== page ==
Carnegie Hero William E. Ramirez, 49, of Pembroke Pines, Fla., was among 100 people who became U.S. citizens at an Aug. 17, 2018, ceremony at the U.S. Citizenship and Immigration Services office in Hialeah, Fla.
“I belong to America,” he said during an interview through an interpreter. “I love this country.”
Ramirez was set apart from the other new citizens as he had risked his life to save a police officer in life threatening danger about two years earlier. Ramirez said that a woman speaking at the ceremony made note of his act of heroism as he received his citizenship.
On the morning of April 14, 2015, Miami police officer Rosny Obas, then 28, initiated a traffic stop. The suspect exited his vehicle and fired a semi-automatic pistol at Obas as Obas was getting out of his police car. Obas took cover behind the car and returned fire as the assailant continued to shoot. Ramirez witnessed the assault. As Obas ran from his car to search for cover, Ramirez drove toward him, opened the sliding door on the driver’s side of his van, and called for Obas to get in. Obas safely entered the vehicle, and Ramirez then sped from the scene amid sounds of more gunfire.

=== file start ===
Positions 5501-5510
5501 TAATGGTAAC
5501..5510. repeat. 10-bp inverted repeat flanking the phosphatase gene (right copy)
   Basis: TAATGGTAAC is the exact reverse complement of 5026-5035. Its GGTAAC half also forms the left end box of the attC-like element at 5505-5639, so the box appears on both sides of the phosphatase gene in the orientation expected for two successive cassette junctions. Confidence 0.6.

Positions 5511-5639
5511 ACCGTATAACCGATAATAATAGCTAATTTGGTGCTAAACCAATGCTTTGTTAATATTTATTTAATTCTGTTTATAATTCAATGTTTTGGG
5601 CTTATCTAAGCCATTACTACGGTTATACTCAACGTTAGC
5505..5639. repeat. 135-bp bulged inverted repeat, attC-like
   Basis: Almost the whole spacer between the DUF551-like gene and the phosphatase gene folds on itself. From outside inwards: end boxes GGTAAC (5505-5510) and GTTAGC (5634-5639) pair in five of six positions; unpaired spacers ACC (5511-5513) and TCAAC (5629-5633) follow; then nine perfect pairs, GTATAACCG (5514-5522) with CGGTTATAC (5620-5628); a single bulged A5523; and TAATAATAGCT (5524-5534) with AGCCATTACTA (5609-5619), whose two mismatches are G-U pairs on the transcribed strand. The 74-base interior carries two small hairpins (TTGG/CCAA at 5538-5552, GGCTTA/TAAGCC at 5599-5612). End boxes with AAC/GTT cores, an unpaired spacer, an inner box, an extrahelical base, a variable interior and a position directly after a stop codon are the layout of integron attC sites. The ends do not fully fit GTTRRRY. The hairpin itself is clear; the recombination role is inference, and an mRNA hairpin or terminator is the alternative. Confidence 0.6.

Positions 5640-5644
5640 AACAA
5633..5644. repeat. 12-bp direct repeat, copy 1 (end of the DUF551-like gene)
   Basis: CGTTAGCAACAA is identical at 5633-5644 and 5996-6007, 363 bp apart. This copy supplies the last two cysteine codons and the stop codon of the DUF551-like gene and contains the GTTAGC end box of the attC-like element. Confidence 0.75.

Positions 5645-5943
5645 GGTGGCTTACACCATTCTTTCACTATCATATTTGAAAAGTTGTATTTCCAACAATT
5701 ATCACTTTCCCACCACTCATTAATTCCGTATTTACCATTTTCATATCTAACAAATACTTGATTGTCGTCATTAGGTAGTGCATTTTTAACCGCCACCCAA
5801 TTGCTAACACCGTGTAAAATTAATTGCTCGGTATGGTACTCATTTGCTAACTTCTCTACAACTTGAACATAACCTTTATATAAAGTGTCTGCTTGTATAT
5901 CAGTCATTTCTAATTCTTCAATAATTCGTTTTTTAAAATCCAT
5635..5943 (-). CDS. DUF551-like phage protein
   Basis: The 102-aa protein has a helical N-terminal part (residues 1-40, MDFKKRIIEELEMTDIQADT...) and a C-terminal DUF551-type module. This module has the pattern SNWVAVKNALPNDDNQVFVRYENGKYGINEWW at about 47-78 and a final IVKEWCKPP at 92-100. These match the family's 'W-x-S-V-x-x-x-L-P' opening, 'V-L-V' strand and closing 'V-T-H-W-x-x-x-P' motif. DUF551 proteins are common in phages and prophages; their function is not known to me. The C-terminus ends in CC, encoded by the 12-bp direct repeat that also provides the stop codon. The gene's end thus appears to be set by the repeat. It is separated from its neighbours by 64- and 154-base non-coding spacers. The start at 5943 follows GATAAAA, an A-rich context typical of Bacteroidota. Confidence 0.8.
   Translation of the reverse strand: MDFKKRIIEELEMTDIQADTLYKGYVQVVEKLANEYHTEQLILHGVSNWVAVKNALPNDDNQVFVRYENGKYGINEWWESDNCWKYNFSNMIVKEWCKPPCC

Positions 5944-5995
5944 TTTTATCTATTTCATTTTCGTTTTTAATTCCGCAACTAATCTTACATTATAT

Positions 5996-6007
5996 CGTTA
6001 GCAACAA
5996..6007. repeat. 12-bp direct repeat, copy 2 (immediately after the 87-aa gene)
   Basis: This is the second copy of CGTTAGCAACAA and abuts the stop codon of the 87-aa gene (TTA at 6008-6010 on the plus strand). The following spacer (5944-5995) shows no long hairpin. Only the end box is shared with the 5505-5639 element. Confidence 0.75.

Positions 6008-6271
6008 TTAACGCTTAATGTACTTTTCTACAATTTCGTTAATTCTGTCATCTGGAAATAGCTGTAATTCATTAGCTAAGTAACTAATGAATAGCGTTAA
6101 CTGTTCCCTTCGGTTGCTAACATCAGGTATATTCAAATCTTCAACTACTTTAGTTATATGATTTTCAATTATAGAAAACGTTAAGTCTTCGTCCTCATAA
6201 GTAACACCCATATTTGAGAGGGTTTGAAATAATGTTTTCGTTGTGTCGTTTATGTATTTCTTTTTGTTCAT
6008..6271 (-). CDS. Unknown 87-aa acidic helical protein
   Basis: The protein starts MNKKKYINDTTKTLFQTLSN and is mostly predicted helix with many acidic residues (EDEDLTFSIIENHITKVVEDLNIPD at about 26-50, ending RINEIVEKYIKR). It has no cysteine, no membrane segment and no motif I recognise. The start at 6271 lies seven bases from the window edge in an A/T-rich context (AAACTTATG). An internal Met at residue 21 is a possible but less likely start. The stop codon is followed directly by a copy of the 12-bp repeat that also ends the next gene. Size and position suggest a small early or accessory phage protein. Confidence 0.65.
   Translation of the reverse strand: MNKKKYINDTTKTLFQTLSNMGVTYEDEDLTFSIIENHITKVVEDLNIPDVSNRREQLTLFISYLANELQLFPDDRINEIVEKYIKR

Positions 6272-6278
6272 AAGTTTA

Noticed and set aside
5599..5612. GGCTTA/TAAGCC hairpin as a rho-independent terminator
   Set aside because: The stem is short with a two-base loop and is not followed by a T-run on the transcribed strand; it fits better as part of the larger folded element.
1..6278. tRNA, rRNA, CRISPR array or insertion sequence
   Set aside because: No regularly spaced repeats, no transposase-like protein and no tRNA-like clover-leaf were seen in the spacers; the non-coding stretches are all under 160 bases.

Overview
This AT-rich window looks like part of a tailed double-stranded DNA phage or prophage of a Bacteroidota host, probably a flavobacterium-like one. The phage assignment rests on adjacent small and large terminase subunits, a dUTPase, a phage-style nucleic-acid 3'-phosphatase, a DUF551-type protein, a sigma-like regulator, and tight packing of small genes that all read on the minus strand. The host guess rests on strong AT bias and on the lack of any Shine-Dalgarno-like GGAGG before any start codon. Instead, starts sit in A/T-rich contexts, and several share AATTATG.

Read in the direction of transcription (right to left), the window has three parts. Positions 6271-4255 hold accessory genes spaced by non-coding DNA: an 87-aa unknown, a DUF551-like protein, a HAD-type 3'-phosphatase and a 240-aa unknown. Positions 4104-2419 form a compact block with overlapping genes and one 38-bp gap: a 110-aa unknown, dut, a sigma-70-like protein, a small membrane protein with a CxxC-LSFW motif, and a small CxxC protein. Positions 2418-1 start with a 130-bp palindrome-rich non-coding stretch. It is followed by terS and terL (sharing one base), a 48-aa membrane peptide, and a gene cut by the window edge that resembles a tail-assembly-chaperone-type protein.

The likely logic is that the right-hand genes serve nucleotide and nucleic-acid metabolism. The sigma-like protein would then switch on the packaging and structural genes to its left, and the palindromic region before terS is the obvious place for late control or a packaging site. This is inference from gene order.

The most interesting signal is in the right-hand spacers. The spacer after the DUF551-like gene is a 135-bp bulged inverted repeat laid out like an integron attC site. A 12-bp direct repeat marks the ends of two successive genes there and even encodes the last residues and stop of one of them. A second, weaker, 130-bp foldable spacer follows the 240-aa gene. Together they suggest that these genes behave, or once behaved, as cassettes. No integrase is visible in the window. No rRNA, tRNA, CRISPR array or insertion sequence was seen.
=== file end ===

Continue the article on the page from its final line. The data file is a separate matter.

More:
Ramirez said there was no reason not to come to the officer’s aid.
“I saw what was happening and (the assailant) kept shooting. Why wouldn’t I help?”
Ramirez said. For his actions, Ramirez was awarded a Carnegie Medal and $5,000 grant in December 2016, joining 20 other heroes who also became Carnegie Medal awardees that day.
Ramirez is self-employed and works on boats for a living. His wife of 20 years, Elizabeth Lopez, and their children, Yesenia Lopez, 27, and Daniel Ramirez, 18, were citizens already.
— Melissa A. McLaughlin, case investigator